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73-Year-Old Flushing Scholar Who Set up Pro-Democracy Group Is Busted as Chinese Spy: Feds

(Photo via US Attorney's Office for the Eastern District of New York)

(Photo via US Attorney’s Office for the Eastern District of New York)

March 17, 2022 By Michael Dorgan

A 73-year-old Flushing scholar — who helped establish a pro-democracy group in Queens — is one of five defendants who have been charged with spying on Chinese dissidents in the United States.

Shujun Wang was arrested Wednesday and charged in Brooklyn federal court for secretly working with the Chinese government to weed out and silence opponents of the Chinese Communist Party regime living in Queens, according to the U.S. Attorney’s Office for the Eastern District of New York.

Wang, a naturalized American citizen from China, founded a pro-democracy organization called the Memorial Foundation in Flushing in 2016 but instead used it as a means to collect information about prominent U.S.- based dissidents—and then report his findings back to the Chinese government, prosecutors said.

He allegedly sent statements activists made about the Chinese government back to the country’s secret police force, known as the Ministry of State Security (MSS). He also told the MSS about planned speeches, writings and demonstrations against the Chinese Communist Party taking place in New York.

Wang allegedly spied on Hong Kong pro-democracy activists, advocates for Taiwanese independence as well as Uyghur and Tibetan activists. One dissident Wang spied on was arrested in Hong Kong in April 2020 and jailed on political charges.

Prosecutors said that all five defendants allegedly took part in “transnational repression schemes” that targeted U.S. residents whose political views and actions were unfavorable to the Chinese government, such as advocating for democracy in China. The spies also allegedly stalked and harassed their victims.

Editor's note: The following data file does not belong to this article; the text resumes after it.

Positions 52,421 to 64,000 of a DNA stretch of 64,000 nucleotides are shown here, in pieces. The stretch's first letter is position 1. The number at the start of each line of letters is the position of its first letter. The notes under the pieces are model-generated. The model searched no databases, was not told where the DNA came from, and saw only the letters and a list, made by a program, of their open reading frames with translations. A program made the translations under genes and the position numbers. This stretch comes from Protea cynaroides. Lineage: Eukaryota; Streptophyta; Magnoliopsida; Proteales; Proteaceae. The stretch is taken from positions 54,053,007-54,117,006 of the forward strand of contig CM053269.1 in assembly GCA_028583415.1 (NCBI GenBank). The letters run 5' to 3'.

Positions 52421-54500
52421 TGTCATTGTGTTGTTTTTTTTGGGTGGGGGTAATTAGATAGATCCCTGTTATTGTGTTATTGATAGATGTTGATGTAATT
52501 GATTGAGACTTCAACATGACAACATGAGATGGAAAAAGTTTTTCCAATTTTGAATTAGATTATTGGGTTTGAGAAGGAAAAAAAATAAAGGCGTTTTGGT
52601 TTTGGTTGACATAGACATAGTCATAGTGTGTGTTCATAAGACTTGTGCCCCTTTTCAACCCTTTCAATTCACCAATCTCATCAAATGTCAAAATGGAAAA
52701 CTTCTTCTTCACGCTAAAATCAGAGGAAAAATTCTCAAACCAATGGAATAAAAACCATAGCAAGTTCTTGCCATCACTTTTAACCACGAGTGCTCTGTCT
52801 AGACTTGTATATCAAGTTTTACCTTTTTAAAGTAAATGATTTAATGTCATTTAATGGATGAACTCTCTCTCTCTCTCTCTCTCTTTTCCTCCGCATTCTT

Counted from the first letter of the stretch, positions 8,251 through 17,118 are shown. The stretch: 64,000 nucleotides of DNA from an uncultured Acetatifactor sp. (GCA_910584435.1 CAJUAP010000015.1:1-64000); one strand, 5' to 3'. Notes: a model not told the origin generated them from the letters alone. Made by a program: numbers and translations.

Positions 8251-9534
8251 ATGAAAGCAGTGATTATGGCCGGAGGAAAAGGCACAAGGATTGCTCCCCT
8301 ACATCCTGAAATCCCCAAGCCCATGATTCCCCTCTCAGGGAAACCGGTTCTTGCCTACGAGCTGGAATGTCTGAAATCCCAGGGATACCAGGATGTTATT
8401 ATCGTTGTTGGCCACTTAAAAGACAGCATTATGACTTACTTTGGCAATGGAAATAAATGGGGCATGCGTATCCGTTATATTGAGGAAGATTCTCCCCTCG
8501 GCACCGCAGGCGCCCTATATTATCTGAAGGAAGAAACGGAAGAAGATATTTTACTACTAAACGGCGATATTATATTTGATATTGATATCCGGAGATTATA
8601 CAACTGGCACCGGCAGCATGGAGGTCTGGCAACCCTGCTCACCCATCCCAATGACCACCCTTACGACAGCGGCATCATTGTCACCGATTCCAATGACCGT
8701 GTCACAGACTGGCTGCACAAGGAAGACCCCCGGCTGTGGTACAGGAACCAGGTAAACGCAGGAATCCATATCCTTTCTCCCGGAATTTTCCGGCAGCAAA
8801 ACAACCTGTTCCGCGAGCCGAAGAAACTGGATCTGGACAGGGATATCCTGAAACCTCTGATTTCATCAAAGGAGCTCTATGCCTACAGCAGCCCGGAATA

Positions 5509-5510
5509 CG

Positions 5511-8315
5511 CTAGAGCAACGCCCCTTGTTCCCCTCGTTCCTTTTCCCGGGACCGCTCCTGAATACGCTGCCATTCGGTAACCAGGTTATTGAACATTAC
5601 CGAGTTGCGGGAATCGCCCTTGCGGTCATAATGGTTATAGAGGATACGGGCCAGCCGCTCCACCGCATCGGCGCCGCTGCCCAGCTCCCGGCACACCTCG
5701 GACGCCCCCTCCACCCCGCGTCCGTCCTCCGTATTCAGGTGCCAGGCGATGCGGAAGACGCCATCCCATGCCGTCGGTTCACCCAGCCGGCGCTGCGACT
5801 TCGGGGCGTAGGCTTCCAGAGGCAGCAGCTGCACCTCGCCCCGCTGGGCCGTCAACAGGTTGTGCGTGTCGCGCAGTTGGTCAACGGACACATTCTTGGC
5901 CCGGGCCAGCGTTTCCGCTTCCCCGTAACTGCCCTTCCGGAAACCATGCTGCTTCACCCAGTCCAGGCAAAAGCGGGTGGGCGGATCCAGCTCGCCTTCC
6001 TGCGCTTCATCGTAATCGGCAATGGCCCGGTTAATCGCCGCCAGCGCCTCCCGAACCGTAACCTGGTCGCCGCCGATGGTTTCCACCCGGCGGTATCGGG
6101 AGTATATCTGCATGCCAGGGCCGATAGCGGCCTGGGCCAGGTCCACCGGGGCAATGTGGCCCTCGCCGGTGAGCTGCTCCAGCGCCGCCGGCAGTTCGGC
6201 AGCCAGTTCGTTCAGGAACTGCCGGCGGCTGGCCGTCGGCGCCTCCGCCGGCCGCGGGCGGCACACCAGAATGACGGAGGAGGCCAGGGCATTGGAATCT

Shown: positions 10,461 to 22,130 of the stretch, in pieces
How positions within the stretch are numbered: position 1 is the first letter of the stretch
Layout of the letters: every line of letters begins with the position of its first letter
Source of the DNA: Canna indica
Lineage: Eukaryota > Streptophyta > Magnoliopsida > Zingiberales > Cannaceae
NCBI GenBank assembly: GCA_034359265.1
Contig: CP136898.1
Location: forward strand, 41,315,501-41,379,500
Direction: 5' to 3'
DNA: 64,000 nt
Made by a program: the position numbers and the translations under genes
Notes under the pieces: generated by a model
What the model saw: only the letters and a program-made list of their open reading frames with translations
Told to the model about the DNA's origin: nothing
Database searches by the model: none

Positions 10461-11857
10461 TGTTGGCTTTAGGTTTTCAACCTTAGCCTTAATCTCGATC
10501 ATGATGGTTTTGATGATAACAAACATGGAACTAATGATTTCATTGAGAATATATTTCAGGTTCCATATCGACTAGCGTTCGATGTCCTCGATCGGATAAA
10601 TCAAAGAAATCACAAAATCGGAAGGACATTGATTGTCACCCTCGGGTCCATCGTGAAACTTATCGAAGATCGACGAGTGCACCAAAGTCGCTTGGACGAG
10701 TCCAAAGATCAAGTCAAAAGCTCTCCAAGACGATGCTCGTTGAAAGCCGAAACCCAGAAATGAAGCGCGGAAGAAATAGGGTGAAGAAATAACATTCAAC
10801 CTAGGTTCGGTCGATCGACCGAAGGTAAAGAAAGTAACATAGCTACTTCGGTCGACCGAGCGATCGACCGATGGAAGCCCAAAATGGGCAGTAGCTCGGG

“The Ministry of State Security is more than an intelligence collection agency, it executes the Chinese government’s efforts to limit free speech, attack dissidents and preserve the power of the Communist Party,” FBI Assistant Director Kohler said.

“When it exports those actions overseas, it violates the fundamental sovereignty of the U.S. and becomes a national security threat.”

Wang initially came to the United States in 1994 as a visiting scholar at a New York City university before becoming a naturalized American citizen in 2003.

He used the Memorial Foundation he founded and his standing among the Chinese diaspora in New York to gather information critical of the Chinese government, prosecutors said.

Wang sent email “diaries” to the MSS that contained details of his conversations with prominent dissidents, their activities and contact information so the Chinese government could target them, prosecutors said.

Additionally, Wang flew from China to J.F.K. Airport in 2019 carrying a handwritten document with the names and contact information for dozens of other well-known Chinese dissidents, including Hong Kong democracy activists who were subsequently arrested by the Chinese government.

According to the criminal complaint, Wang is also charged with making false statements about the spying scheme to federal law enforcement during an interview in 2017. He allegedly denied he had been in contact with Chinese officials when he had been secretly reporting on U.S. residents to the MSS.

He later admitted to much of his criminal conduct to an undercover officer and during a subsequent interview with agents, prosecutors said.

Wang faces a maximum of 20 years in prison if convicted of all charges.

Fan “Frank” Liu, 62 and Matthew Zuburis, 49, were also arrested Tuesday as part of the spying scheme and charged on a separate complaint in Brooklyn federal court. They are both from Nassau County.

Meanwhile, defendants Qiang “Jason” Sun, 40, and Qiming Lin, 59, remain at large. They are listed as being citizens and residents of China.

In September, Lin hired a private investigator to undermine the campaign of a Chinese dissident who is currently running for Congress in a seat on Long Island. Although the court documents do not identify the victim, a New York Times source identified Xiong Yan as the dissident Lin was targeting.

The plot involved digging up derogatory information on Yan and then trying to honeytrap him with prostitutes after finding he had no skeletons in his closet.

Yan was a student leader in the Tiananmen Square demonstrations in 1989. He later escaped to the United States, served in the U.S. military and became a naturalized U.S. citizen.

Other plots the defendants were involved in included attempting to obtain dissidents’ personal information, such as copies of their passports and U.S. social security numbers.

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